Now is not the time for nations to retreat to isolated self-interest. Indeed, self-interest requires us to collaborate internationally as this is the only way we can address these issues that will continue to affect each and every one of us. Yes, the European Union needs reforming, so does the United Nations and the British Parliament. The only sensible and responsible course of action is to stay an active and reforming part of all of them. For the sake of my, and all our grandchildren, I therefore would ask all fellow voters in the UK to go out on June 23rd and vote to remain an active member of the European Union. If you do not live in the UK, please contact someone who does and convince them that their vote to stay part of the E.U. matters.
In the world of Hyper-change and Hyper-connectivity we cannot afford to evolve human consciousness one person at a time?
“The most important task today is, perhaps to learn to think in a new way.”
(Gregory Bateson (1972:462)
We live in a time when our collective human actions are putting the very existence of our species at threat, but also a time when we have the potential to destroy most of the living world of this planet along with our own species. Tim Smit the founder of the Eden Project for sustaining biosphere diversity opened a speech to the UK Institute of Directors with the line: “The next thirty years are possibly the most exciting time to be alive in the whole of human history. For in that time we will either discover if we deserve the title Homo Sapiens, or we will all fry.” (Smit 2019).
Reg Revans the founder of “Action Learning” (Revans 1982) often used the powerful formula L= E.C. (Learning must equal or be greater than the rate of the environmental change) as a way of awakening those who would listen to the Darwinian law of organisational survival. It is only through learning in relation to the contexts we find ourselves in that individual, teams, organisations or species co-evolve, flourish and survive. Bateson (1972), a contemporary of Revans, would also point out to those that would listen the problems we have created by choosing the wrong unit of survival.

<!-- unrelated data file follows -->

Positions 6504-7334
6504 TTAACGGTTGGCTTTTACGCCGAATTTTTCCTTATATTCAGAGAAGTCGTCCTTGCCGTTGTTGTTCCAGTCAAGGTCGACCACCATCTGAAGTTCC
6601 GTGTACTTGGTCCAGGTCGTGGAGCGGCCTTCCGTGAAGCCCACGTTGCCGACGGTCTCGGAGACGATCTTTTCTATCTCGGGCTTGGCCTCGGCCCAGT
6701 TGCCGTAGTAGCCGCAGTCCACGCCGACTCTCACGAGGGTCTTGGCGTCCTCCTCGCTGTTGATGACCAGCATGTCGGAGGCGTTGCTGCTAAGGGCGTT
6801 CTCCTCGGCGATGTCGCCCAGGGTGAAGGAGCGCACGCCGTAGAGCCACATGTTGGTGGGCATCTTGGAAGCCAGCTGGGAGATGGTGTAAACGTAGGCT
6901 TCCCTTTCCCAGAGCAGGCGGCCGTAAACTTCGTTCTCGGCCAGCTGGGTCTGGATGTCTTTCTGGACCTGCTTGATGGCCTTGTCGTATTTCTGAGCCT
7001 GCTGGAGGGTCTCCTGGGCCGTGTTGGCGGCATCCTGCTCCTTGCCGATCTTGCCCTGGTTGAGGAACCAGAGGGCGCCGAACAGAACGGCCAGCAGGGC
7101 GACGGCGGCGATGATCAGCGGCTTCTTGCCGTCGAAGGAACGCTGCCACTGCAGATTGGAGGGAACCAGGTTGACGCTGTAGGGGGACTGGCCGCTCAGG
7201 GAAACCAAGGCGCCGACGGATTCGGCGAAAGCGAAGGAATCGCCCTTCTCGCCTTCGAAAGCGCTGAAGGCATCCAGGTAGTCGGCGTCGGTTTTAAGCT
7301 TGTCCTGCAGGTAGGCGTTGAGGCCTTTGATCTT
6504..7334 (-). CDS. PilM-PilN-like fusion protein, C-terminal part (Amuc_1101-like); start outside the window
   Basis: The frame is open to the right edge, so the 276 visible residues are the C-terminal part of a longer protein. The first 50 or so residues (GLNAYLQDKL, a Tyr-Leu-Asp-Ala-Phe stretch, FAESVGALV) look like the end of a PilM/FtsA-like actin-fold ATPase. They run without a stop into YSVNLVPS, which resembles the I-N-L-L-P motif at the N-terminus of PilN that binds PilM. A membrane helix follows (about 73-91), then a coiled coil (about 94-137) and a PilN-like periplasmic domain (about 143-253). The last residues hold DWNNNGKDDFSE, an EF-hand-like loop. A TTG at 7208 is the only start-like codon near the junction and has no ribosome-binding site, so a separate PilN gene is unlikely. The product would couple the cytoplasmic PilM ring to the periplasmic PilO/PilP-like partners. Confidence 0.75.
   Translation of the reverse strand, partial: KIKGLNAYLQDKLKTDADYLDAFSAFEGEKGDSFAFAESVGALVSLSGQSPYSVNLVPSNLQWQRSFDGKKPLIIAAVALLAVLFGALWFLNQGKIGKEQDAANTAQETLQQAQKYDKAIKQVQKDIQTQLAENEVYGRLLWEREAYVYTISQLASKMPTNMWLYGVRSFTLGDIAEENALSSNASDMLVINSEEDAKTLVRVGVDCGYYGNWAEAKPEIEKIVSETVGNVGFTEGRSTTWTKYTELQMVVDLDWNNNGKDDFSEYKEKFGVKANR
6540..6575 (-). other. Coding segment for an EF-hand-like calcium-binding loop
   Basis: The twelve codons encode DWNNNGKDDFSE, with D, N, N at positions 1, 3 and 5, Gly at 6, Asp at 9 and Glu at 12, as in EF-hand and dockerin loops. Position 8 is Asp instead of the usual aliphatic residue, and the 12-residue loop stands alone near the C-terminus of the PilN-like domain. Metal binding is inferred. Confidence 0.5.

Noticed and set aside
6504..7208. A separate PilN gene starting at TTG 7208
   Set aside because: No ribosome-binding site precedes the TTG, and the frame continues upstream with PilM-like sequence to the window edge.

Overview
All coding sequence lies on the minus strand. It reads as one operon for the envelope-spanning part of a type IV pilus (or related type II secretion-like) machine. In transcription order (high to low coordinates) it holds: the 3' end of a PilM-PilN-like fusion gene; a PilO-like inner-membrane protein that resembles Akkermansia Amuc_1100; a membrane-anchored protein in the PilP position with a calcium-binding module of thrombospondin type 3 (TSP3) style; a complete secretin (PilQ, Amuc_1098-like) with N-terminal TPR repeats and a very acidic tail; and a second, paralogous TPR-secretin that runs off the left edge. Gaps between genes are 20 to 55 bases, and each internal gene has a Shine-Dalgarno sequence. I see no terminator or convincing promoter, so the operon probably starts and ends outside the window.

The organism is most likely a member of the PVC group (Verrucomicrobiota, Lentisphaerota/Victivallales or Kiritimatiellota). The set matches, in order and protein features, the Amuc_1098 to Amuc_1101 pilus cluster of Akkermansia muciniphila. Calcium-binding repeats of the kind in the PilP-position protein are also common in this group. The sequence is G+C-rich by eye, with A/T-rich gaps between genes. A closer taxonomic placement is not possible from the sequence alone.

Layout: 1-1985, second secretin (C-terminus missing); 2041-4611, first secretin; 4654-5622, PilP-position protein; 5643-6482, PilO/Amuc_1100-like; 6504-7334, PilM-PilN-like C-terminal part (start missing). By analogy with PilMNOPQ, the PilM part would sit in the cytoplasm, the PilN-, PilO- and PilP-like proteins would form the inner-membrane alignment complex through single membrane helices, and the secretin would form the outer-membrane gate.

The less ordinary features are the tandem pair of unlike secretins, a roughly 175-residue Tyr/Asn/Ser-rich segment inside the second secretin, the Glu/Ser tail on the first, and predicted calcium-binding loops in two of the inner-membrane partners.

In accordance with the general climate of thinking in mid nineteenth century England, Darwin proposed a theory of natural selection and evolution, in which the unit of survival was either the family line or species or sub-species or something of that sort. But today it is quite obvious that this is not the unit of survival in the real biological world. The unit of survival is organism plus environment. We are learning by bitter experience that the organism that destroys its environment destroys itself.
Five years ago, we sold Bath Consultancy Group and I launched Renewal Associates as an independent business specialising in developing Systemic Team Coaching, in a way that brings the best of Organisational Development and Coaching together in a rich blended offering. I decided that the new business would have no web-site, brochures or business cards, indeed no marketing at all, except what books and articles I published. The only work we would do would come from word of mouth and personal recommendation. This has been very successful with more work arriving that we could cope with. So why launch a web-site now? The world does not need more stuff, but it does need more connection that links thinking from different communities and different professional disciplines. Continue reading “Why Have a Web-Site at a time of digital overload?”